is so bad, one national organization has started a Consumer
Rescue Fund to help victims refinance. (A local version of
this fund is called Homesave, run by the Affordable Housing
Partnership [“Collecting from the Sharks,” Newsfront, Aug.
And just in case you think that the bill’s supporters (in
the Senate it had 100 percent Republican support plus a few
Democrats) just weren’t thinking about these vulnerable populations,
amendments to protect nearly every one were individually rejected.
(See http://dailykos.com/ story/2005/3/6/63144/06015 for a
more detailed list of rejected amendments.) If we don’t believe
people who’ve had medical crises or been victims of fraud
deserve bankruptcy protection, why have it at all?
But let me go a little bit further than saying how awful it
is that Republicans wouldn’t allow protections for the most
distressing circumstances. Why should the credit-card companies
come crying to the federal government for relief at all? They
expect their customers to read the fine print and obey the
inflexible hand of the market if ever their circumstances
change beyond their control.
But on their end, they won’t even control the things that
are under their control. The whole business of lending
money is about risk management. That’s why people with “worse”
credit scores get higher interest rates. Lenders expect a
certain amount of loans to default. Credit-card companies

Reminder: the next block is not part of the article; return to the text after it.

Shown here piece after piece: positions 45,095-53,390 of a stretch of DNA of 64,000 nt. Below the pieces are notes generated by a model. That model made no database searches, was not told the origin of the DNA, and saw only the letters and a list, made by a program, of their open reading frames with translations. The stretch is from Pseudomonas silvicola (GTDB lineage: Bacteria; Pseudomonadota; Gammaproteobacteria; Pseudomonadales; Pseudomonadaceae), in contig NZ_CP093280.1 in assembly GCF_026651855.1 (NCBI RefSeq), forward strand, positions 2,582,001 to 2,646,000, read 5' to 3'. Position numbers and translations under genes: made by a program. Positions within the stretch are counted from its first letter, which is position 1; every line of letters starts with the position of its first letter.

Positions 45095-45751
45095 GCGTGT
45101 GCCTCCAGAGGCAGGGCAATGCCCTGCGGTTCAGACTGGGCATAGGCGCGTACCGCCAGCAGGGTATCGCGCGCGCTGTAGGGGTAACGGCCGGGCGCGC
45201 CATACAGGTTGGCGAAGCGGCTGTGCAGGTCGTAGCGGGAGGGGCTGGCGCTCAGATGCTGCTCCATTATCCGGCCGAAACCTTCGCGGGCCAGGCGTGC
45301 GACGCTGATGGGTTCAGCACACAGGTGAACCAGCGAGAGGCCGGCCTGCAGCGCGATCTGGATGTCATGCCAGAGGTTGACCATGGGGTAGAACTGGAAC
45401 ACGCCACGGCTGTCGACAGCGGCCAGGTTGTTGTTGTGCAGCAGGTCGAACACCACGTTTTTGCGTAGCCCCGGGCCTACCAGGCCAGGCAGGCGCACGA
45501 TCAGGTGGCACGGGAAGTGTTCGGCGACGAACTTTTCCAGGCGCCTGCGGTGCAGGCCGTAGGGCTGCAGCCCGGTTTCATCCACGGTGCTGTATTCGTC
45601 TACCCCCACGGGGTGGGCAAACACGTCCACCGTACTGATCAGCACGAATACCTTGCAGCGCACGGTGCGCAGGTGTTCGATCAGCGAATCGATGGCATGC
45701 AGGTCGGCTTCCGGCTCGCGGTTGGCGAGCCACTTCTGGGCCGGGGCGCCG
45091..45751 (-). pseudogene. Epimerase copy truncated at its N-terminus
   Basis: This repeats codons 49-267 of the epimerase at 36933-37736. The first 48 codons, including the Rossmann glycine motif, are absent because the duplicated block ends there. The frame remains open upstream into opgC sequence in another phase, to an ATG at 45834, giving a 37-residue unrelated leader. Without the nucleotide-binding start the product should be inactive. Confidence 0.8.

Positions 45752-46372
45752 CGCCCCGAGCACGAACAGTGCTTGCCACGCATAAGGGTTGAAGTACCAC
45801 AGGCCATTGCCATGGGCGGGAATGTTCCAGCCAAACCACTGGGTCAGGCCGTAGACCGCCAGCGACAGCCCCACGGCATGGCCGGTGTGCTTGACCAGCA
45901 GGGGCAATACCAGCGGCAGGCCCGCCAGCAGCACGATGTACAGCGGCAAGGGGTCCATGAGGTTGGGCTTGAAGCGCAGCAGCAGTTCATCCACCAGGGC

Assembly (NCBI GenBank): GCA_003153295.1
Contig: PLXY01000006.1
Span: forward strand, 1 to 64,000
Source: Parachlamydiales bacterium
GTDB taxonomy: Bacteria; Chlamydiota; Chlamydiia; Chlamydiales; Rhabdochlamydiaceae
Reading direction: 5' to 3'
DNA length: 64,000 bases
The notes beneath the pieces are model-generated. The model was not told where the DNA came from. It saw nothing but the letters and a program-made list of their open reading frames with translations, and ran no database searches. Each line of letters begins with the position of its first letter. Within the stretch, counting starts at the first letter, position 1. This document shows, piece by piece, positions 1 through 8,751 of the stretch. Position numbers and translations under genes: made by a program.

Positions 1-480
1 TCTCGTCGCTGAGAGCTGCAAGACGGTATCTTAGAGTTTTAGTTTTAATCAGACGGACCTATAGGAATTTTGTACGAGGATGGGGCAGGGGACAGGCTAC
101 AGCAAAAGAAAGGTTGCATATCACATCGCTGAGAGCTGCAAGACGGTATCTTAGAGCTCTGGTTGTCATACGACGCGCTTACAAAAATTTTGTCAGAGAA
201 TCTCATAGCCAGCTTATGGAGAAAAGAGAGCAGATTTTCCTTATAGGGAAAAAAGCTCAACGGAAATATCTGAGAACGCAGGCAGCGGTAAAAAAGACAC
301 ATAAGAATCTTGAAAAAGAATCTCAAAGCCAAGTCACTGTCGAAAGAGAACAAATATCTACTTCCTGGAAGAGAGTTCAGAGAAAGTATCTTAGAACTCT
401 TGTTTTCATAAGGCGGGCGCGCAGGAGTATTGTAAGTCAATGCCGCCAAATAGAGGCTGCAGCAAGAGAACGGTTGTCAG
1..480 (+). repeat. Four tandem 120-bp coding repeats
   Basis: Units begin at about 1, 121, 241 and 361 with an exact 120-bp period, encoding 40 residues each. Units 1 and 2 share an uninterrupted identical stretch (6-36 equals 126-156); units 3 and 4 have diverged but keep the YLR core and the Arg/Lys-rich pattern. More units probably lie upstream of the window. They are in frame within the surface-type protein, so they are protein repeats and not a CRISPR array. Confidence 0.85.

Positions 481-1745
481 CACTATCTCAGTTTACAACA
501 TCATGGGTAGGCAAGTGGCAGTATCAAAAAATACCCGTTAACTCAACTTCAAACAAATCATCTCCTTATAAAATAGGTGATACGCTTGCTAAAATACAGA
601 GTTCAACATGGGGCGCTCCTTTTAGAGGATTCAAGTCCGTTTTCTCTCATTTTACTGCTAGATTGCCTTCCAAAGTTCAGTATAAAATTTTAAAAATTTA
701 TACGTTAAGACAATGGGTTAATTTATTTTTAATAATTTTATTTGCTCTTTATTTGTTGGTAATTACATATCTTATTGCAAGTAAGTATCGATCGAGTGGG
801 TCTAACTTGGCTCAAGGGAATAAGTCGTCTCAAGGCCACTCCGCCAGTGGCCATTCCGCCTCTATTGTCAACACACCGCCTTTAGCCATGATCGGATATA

expect a far higher number than mortgage companies—that (plus
the bit about not having a house as collateral of course)
is why their interest rates are so much higher. They’re just
playing a numbers game. That’s why they’ll cut their losses
with a payoff agreement with someone who’s seriously behind.
If credit-card companies are seeing a problem with a higher
default rate than they used to, the businesslike response
would be to be more selective about whom they give credit
to. But over the decade of rising personal bankruptcies that
they’re complaining about, they just continued to flood the
market with offers of credit to anyone with a pulse. And now
they’re turning to the federal government to bail them out
of a morass that is largely of their own making. (Mind you,
despite this “morass,” they’re still turning wild profits—reportedly
$30 billion in 2004.)
Listen up all you small-government folks, free marketeers,
and libertarians who still think the Republicans are your
party: This is a bill to have government take care
of something because an industry doesn’t like the realities
of risk management in a free market.
If they really wanted to reduce the number of bankruptcies
out there, the credit-card companies would advocate for universal
heath insurance, job creation, and fair lending. But they
don’t want to do those things, because those things would
also cut down on the exorbitant late fees and finance charges
that they rack up from people who are financially distressed
but not yet bankrupt. The credit-card companies want to prolong
that period, not help people out of it. That’s their business
model. And it’s not one I want my government to support.